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Historical models of the atom

Content objective:

What are we learning and why are we learning this? Content, procedures, or skills.

Vocabulary objective

Tier II: High frequency words used across content areas. Key to understanding directions & relationships, and for making inferences.

Tier III: Low frequency, domain specific terms.

Building on what we already know

Make connections to prior knowledge. This is where we build from.

Take a piece of matter. Doesn’t matter whether it is metal, a rock, or Play Doh. Cut it into two pieces. Each piece still has the same properties as the original:

Same color, elasticity, temperature at which it freezes, ability conduct electricity, etc.

Then cut each of those into smaller pieces. And then cut each of those smaller pieces into yet smaller pieces.

Each of those pieces still has the same color, elasticity, temperature at which it freezes, ability conduct electricity, etc.

Cut Play Doh matter divisible

We can do the same for pieces of rock or metal.

Interesting – Each of those smaller pieces still has the same color, elasticity, temperature at which it freezes, ability conduct electricity, etc.

So is matter continuous and infinitely divisible?

Or is matter divisible only until a basic, tiny particle is reached?

This was a question discussed by the ancient Greek philosophers.

Democritus (Greek: Δημόκριτος, meaning “chosen of the people”; c. 460 – c. 370 BCE)

Ancient Greek pre-Socratic philosopher remembered today for his formulation of an atomic theory of the universe.

He proposed that all matter was composed of small indivisible particles called atoms.

Aristotle (330 BCE) asserted that the elements of fire, air, earth, and water were not made of atoms, but were continuous.

One ancient idea was that there were four basic elements:

Why would some believe that there were four elements?

Think of what they observed when wood burns: Fire being released, smoke (“air”), and after the burning was done you would have ashes (“earth”).

Water being the opposite of fire would extinguish it.

One could even make a rudimentary chemical equation to justify this idea.

Wood (earth/air/fire) —> Earth (ashes) +air (smoke) + fire (flame)

Over time we realized that thinking about this subject wasn’t enough. We needed to learn more through experimentations.

Models of the Atom: The Scientific Revolution

By the 1700s scientists defined an element as:

a substance that cannot be further broken down by ordinary chemical means.

They inferred that elements combined to form compounds that have different physical and chemical properties than those of the elements that make them.

By 1800 scientists had discovered basic laws of chemistry.

For instance, the law of conservation of mass – mass is neither created nor destroyed during ordinary chemical reactions or physical changes.

Law of conversation of mass CHEMISTRY

Soon after they discovered the law of multiple proportions:

Compounds are made of a fixed proportion of elements.

For example, NaCl (sodium chloride, table salt) always consists of :

39.34% by mass of sodium, Na

60.66% by mass of chlorine, Cl.

Law of multiple proportions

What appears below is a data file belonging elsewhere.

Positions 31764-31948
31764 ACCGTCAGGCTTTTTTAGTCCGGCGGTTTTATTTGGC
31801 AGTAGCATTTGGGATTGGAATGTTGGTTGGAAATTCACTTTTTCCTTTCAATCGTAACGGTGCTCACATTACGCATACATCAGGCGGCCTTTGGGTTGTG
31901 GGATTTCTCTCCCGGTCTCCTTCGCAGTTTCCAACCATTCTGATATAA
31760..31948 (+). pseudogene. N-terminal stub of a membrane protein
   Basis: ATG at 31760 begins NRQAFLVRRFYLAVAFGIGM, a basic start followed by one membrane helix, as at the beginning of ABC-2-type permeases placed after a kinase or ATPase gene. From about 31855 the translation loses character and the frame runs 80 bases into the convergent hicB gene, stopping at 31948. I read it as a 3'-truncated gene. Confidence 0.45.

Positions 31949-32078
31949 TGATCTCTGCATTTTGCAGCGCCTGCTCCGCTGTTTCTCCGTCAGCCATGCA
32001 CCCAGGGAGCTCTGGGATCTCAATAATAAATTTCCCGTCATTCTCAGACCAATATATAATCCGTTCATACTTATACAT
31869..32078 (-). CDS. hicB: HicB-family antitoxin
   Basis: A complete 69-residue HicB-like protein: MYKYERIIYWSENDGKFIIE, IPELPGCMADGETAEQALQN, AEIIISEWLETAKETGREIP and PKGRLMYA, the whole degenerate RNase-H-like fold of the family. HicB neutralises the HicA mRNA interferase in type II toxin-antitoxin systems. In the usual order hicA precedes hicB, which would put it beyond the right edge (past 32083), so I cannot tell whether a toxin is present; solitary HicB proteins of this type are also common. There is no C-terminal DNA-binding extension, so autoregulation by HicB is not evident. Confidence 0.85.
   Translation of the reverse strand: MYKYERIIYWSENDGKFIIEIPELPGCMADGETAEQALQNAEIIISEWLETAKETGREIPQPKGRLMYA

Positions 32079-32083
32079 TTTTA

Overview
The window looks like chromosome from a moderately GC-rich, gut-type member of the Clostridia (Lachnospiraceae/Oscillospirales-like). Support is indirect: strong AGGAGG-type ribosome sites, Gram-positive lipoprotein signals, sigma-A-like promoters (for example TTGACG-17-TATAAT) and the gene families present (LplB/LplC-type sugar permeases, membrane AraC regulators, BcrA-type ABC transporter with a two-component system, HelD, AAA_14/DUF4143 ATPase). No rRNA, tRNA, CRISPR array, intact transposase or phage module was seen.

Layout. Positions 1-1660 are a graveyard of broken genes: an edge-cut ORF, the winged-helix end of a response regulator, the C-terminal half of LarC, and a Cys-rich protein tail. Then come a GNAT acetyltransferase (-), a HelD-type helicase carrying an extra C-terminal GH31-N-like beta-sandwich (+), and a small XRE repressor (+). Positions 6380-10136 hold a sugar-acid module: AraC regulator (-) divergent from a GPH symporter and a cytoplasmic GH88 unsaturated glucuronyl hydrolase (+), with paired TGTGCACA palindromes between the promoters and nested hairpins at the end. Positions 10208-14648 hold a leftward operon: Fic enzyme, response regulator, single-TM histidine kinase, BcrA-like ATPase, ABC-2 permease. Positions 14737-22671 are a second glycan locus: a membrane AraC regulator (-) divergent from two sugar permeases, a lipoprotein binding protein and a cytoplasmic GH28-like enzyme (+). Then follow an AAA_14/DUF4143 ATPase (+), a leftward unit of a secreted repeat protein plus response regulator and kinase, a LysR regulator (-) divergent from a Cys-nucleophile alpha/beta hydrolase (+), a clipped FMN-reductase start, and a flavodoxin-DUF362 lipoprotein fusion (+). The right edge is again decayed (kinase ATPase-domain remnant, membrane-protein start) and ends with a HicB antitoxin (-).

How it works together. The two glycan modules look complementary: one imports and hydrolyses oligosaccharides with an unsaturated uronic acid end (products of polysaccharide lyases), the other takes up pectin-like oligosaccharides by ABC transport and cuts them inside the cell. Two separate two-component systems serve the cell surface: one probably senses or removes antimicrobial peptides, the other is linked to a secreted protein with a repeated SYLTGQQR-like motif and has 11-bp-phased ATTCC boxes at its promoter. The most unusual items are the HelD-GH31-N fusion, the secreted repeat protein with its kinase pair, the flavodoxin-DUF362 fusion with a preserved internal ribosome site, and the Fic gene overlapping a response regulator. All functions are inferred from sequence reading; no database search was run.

John Dalton Model of Atom

In 1808, an English schoolteacher named John Dalton proposed the first scientific model of the atom:

1. All matter is composed of extremely small particles – atoms.

2. Atoms of an element are identical in size, mass, and other properties;
atoms of different elements differ in size, mass, and other properties.

3. Atoms cannot be subdivided, created, or destroyed.

4. Atoms of different elements combine in simple whole-number ratios to form chemical compounds.

5. In chemical reactions, atoms are combined, separated, or rearranged.

  • Adapted from Modern Chemistry, Raymond Davis et al, Holt, Rinehart an Winston


When Dalton proposed his model, sub-atomic particles inside atoms were unknown.

John Dalton's A New System of Chemical Philosophy (1808)

J. J. Thomson Model of atom 1897

Discover of the electron

Thomson discovery electron

Thomson discovery of the electron

Here’s one way to model the atom.

Ernest Rutherford experiment in 1899

At this point, here is how they imagined that they atom worked.

Neils Bohr, semi-quantum model of the atom

Borh discovered:

In 1913 Bohr proposed his quantized shell model of the atom to explain how electrons can have stable orbits around the nucleus. The motion of the electrons in the Rutherford model was unstable because, according to classical mechanics and electromagnetic theory, any charged particle moving on a curved path emits electromagnetic radiation; thus, the electrons would lose energy and spiral into the nucleus.

To remedy the stability problem, Bohr modified the Rutherford model by requiring that the electrons move in orbits of fixed size and energy. The energy of an electron depends on the size of the orbit and is lower for smaller orbits.

Radiation can occur only when the electron jumps from one orbit to another. The atom will be completely stable in the state with the smallest orbit, since there is no orbit of lower energy into which the electron can jump.

Flaw in classical model electron orbits

Here’s a model of what happens when an electron “falls” from one orbital down to a lower energy orbital. As the e- loses energy, this energy is converted into a photon.

Here we see what happens when a photon (light particle) interacts with an atom.

Erwin Schrödinger, electron cloud model, 1920s

Erwin Rudolf Josef Alexander Schrödinger animated GIF

Erwin Schrodinger


Werner Heisenberg
matrix based version of quantum mechanics

Section tba

Early development of our understanding of the Atom
Historical development of atomic models

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